Mr. Denby to Mr. Gresham.
Peking, November 15, 1893. (Received December 23.)
Sir: I have the honor to inclose herewith a translation of a communication from the Tsungli Yamên, on the subject of requiring travelers in China to report their movements to the local authorities found en route.
This paper sets forth a communication from the Taotai of Ching-chou, Ichang, and Shihnan, localities in the province of Hupeh, to the effect that travelers have failed to report to the subprefect their arrival and their intended movements, and that, in such cases, he should not be called upon to report them. He further states that “should trouble arise to those who have not reported their arrival, the responsibility of giving protection should not rest on the shoulders of officials of the departments or districts.”
The governor-general, in turn, observes that the “Taotai is actuated by a desire of giving due attention to the protection of foreigners traveling with passports and thereby averting any trouble or calamity.”[Page 242]
He states that “the departments and districts under his jurisdiction cover a vast area and the population is composed of both good and bad. If foreigners do not report to the local authorities, there will be no way of giving them ample protection.” He requests the Tsungli Yamên to arrange some plan of action with the foreign representatives.
The Tsungli Yamên observes that foreigners “should report to the local authorities of the place on their arrival, to the end that due protection may be accorded them.” The Yamên, therefore, requests me to communicate with my colleagues and have them consider the question presented and devises some feasible plan of action.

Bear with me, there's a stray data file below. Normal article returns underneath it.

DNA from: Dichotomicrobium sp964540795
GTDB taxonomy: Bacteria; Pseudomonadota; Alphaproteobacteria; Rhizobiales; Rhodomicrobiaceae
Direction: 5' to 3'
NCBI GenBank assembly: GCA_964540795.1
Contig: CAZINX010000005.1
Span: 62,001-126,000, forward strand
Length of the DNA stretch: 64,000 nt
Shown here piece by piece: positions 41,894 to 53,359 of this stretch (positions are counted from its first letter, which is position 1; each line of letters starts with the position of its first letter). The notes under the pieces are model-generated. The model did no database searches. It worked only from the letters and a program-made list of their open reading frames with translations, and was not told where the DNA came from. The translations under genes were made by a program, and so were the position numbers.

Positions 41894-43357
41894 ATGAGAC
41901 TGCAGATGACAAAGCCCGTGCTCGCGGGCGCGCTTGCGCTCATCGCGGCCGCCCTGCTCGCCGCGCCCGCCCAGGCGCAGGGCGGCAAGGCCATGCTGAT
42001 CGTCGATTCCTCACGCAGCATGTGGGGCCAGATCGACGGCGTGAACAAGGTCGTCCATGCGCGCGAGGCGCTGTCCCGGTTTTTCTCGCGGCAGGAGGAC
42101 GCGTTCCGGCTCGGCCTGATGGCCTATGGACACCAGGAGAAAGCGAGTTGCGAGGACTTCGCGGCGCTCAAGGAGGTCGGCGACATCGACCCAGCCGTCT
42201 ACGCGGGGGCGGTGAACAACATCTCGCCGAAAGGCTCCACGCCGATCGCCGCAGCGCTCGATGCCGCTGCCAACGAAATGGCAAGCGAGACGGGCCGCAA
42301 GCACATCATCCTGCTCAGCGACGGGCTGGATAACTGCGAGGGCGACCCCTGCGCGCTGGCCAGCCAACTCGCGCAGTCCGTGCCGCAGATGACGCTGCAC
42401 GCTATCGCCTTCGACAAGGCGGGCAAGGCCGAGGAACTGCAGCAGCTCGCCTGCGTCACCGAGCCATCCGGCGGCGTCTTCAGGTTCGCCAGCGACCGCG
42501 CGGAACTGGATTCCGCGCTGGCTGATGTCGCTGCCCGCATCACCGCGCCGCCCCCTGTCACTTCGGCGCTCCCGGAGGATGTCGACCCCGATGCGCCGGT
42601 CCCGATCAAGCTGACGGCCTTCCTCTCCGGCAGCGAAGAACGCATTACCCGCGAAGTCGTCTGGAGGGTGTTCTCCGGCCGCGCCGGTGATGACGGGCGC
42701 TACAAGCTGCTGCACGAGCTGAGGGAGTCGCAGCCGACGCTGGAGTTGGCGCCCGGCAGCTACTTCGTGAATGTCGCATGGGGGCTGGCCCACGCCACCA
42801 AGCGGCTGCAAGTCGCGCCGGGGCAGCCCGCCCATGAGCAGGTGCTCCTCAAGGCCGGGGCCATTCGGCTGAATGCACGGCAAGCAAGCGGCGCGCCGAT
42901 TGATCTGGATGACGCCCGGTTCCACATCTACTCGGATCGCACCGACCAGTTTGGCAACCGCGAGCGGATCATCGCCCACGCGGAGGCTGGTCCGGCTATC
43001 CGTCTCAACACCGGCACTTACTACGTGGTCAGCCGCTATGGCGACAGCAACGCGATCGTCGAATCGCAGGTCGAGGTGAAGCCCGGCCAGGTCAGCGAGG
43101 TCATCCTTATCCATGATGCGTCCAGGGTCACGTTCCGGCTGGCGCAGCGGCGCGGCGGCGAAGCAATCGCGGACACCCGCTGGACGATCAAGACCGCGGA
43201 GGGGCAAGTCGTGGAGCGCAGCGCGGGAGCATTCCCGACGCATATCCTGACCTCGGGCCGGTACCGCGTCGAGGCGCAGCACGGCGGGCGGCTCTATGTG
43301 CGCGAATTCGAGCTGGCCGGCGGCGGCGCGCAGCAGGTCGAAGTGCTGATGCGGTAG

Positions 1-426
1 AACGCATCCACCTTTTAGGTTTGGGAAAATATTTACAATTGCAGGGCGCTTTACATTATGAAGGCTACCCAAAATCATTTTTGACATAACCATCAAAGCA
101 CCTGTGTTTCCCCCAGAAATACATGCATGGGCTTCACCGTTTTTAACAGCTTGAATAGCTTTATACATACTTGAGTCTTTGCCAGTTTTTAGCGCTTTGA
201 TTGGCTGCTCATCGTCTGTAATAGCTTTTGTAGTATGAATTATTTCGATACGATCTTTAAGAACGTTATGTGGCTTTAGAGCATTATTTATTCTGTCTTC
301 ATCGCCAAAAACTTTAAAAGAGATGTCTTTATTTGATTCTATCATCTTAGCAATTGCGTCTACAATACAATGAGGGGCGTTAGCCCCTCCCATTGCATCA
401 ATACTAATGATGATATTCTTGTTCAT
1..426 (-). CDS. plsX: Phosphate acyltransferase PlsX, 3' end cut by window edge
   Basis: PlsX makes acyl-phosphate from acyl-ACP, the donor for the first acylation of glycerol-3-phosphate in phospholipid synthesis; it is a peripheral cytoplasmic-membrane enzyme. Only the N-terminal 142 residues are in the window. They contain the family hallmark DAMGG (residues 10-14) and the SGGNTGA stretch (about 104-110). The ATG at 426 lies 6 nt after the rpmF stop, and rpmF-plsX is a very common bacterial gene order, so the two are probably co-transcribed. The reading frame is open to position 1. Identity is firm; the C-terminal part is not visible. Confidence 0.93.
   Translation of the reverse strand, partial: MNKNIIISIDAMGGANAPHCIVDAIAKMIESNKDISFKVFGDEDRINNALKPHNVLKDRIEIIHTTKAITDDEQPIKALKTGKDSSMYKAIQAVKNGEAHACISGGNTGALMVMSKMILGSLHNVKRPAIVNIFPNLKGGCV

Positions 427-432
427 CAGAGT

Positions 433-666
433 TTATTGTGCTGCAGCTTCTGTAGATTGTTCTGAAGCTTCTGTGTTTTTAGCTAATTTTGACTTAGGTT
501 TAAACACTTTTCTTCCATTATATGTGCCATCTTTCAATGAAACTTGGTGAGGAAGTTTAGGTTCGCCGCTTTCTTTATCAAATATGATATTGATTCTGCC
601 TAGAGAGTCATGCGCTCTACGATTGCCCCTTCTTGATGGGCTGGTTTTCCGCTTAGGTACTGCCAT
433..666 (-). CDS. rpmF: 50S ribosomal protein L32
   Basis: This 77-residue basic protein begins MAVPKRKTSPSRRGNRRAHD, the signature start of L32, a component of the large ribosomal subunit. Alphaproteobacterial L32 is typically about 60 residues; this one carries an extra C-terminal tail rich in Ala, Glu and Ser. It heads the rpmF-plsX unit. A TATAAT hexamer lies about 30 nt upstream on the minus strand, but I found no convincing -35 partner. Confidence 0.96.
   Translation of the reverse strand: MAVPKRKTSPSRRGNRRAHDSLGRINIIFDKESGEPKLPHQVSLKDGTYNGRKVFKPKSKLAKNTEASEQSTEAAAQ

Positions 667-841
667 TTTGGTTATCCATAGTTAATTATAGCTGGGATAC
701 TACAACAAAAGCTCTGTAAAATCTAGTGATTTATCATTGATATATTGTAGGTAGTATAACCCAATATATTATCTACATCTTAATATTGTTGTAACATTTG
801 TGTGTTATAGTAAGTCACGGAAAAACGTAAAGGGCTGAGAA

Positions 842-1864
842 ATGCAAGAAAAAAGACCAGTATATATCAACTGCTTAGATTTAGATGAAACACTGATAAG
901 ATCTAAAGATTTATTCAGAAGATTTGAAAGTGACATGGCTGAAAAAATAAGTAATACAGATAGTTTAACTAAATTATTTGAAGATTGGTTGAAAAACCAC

I have circulated a copy of the Chinese text, and an English translation thereof, among my colleagues for their consideration. Some time, however, will elapse before a conclusion is arrived at.
On the face of it, the requirement of reports from travelers arriving in any jurisdiction seems reasonable; nevertheless, it is by no means sure that my colleagues will consent to any new regulation in anywise burdening travelers. There are always parties of Russians, and sometimes of Englishmen, traveling over China, ostensibly engaged in scientific occupations. Although these parties are treated with courtesy by the Chinese officials, still they are viewed with some jealousy.
I will report the final action of the foreign representatives.
You are aware that American missionaries travel a great deal, either for pleasure or in search of new localities for permanent location. The passports issued to such persons by this legation usually specify that the intended travel will extend to three provinces. While I would not approve of a requirement that a route should be designated at the time of applying for a passport, because many circumstances might occur to render a change of route desirable, still there would seem to be no hardship in indicating to the authorities of the jurisdiction in which the travel begins the route proposed to be followed. On the traveler’s arrival at any departmental (chou) or district (hsien) city, he might be required to report his arrival to the local magistrate, as well as the route which he proposes to follow on his departure therefrom.
The traveler having given notice of his movements to the chief magistrates in the important cities, it would be their duty to notify all the subordinate officials, in the places through which the traveler would pass, of the fact that he was en route and there would be no excuse for a failure to afford protection.
As owing to the near approach of the closing of navigation, communication by post will be very slow, I beg to request that if my views are disapproved I be notified by wire.
It is proper to state that unless the proposed scheme is indorsed by the great powers I will hesitate to consent to it as affecting Americans alone.
I have, etc.,